Then just before the turn of the century I worked in New York City for awhile, so I was exposed to a wider variety of fountain pens. During that time I would visit Fountain Pen Hospital and Joon Stationery on a regular, but infrequent basis. I was using fountain pens but I wasn’t buying a lot of them at the time. So it was mostly window shopping or a few bottles of ink for the Lamy Safari I was now using for bottled inks.

I was no longer working in NYC by the time I became interested in adding to my accumulation. I’ve always been conservative when buying online, preferring places I know over the cheapest price from an unknown. Fountain Pen Hospital was a place I knew so I purchased online once I could no longer easily visit their store. They certainly weren’t cheap, but they did have specials on a regular basis so many of my early fountain pens were from them. If I had to guess I’d say I’ve bought more fountain pens (excluding disposable fountain pens) from them than any other single retailer.

Since I knew Joon Stationery they were also an early online destination for my purchases. Like FPH they weren’t cheap but they also had specials, although these were less appealing to me than the ones FPH had. It seems I wasn’t the only one who thought that, since Joon is no longer around.

As I began looking for fountain pen information online I came across Goulet Pens. My early education in ink and paper came from Brian Goulet’s videos and blog. After getting so much information from them, and reading compliments in various forums, I began to buy ink and paper from them. That was about 4 years ago and I’ve been a happy customer since. It’s been mostly ink and paper but I have purchased several fountain pens through them, including my latest obsession. One thing about Goulet Pens that I really like is their lack of coupons or site-wide sales. Sure, I like to save money, but I’ve found if any store (any product) that routinely uses coupons it means they are higher priced the rest of the time. I’ve always found Goulet Pens prices to be reasonable, even when compared to other store’s coupon deals. They do have closeout specials and a “bottom shelf” (slightly used items) but I like knowing anytime I buy from them I’ll be getting their best price without any extra effort.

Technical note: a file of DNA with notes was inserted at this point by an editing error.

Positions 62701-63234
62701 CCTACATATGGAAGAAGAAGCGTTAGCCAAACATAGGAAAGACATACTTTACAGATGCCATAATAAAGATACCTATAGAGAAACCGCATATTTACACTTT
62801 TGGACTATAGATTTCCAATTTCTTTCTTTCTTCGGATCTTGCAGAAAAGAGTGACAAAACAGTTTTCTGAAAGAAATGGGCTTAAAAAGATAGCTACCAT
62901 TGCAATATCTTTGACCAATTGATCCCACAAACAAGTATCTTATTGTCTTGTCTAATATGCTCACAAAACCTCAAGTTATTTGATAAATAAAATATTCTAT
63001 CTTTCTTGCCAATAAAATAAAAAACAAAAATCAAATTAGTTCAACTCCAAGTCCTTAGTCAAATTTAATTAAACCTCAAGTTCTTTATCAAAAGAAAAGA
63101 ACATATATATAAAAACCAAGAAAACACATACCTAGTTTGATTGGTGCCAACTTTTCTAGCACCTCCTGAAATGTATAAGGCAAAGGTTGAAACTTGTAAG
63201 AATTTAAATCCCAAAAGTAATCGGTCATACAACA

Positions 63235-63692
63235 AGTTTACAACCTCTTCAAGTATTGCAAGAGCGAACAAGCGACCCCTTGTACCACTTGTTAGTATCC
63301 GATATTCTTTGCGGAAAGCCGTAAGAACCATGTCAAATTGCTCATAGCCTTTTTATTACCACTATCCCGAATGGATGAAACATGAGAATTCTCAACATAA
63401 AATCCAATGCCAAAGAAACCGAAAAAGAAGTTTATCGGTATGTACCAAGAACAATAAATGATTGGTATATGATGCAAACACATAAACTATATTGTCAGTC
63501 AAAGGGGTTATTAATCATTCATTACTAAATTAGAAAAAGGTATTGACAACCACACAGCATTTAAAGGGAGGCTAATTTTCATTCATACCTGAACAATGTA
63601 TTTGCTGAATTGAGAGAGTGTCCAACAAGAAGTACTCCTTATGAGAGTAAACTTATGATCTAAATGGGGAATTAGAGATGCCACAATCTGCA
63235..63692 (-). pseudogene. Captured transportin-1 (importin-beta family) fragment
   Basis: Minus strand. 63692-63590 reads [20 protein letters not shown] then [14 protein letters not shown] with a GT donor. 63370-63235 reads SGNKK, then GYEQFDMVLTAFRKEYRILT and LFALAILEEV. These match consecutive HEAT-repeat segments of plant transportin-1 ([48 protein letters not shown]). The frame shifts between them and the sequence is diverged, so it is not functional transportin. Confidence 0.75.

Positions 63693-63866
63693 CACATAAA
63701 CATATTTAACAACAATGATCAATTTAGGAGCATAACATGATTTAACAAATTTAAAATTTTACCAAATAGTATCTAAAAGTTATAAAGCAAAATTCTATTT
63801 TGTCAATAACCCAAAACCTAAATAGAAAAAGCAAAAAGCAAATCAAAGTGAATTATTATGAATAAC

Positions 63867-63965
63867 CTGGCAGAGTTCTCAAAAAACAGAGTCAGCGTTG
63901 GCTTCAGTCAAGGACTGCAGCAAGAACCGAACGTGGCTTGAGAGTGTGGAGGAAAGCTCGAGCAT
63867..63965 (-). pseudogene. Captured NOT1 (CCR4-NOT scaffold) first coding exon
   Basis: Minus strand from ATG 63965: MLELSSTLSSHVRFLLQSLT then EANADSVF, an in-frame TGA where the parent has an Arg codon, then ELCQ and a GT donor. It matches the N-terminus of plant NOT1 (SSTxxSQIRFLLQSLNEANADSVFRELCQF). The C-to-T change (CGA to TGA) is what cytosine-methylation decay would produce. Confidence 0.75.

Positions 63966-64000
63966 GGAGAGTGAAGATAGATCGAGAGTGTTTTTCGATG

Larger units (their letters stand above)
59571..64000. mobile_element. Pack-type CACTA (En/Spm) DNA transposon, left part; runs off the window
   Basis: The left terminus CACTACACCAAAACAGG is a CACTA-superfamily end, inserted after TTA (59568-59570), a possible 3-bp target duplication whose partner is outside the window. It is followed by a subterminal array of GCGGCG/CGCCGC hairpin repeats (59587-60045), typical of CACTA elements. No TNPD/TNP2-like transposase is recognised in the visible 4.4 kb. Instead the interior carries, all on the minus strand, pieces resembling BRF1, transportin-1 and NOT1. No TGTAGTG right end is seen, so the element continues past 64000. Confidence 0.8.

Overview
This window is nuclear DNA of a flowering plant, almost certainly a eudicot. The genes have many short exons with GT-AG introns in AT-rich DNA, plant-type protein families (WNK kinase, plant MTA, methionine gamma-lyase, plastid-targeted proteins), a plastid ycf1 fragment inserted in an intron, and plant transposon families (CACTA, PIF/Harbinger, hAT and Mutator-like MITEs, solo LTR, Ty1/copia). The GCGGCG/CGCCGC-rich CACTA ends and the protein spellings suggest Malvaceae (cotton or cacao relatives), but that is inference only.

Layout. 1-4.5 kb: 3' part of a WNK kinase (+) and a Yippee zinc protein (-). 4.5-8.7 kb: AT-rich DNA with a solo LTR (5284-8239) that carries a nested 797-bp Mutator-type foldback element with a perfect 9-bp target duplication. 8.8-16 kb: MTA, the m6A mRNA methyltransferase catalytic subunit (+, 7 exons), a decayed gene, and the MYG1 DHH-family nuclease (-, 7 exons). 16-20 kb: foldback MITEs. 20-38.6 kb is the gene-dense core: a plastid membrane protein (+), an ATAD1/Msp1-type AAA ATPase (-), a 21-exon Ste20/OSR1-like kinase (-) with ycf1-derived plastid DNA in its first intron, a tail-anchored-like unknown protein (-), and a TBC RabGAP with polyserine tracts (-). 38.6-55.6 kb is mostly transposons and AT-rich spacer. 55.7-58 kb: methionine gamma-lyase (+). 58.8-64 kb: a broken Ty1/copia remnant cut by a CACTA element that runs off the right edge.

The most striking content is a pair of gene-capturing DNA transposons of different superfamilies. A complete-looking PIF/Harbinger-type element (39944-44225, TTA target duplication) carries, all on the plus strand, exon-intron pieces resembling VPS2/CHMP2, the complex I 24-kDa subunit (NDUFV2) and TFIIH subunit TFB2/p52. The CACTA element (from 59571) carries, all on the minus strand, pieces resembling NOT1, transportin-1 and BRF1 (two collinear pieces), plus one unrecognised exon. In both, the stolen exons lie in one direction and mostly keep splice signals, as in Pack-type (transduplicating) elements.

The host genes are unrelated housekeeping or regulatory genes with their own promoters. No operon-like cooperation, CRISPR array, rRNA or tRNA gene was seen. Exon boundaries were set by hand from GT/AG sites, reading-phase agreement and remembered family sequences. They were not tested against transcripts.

Later I expanded to shopping at Anderson Pens online store. I had never been to a pen show but I knew they were active and well received at shows so I began shopping there. Eventually I went to a show and bought my first Esterbrook from them. I’ve always found their prices for vintage and NOS pens to be very fair and frequently less expensive than recent sales on eBay. Many of my Esterbrook nibs have come from them. Also, my favorite ink brand is Montblanc which they carry, so much of it has come from them.

Classic Fountain Pens has been my go to destination for expensive fountain pens, if they carry the brand. This way the nib can be tuned and checked before it is sent to me. I have also bought some vintage and NOS pens from them.

JetPens is probably the biggest retailer on this list, concentrating on stationery and inexpensive pens. When I first shopped with them I considered them a U.S. retailer of Japanese brands. That may have been more perception than reality. These days they do carry the major Japanese brands they also carry others, such as Kaweco and Diamine.

Nanami Paper specializes in Japanese brands of stationery products. Most of these items aren’t otherwise available in the US which is related to my main complaint about the shop. It’s difficult to wait and place a combined order for the products I use because many of their items will often go out of stock. Their Seven Seas Writer is my favorite notebook. It uses Tomoe River paper. I tend to buy the factory seconds when they’re available in order to save some money. It’s the same great paper and the defects are minor, if even noticeable. One thing to note – if you’re ordering paper, which is heavy, the shipping charge in your cart at checkout will be high. Their official policy is to charge actual shipping cost so they refund any overpayment. When I’ve ordered from them they’ve always shipped USPS flat-rate and immediately refunded the difference. It’s a small one-man (or family) operation (I’m guessing, but pretty sure) so the online store may be closed on holidays or other times he’s away. But this hasn’t affected shipping, my order has always shipped the next day, or same day if I order during the day.

Other regular, but brand specific retailers include Franklin-Christoph, Doane Paper, Nock Co. and Dudek Modern Goods.

There are plenty of fountain pen and stationery retailers out there these days, although mainly on the internet. Unfortunately I can’t afford to buy pens from all of them. Is your favorite on my list? If not, feel free to mention it in the comments.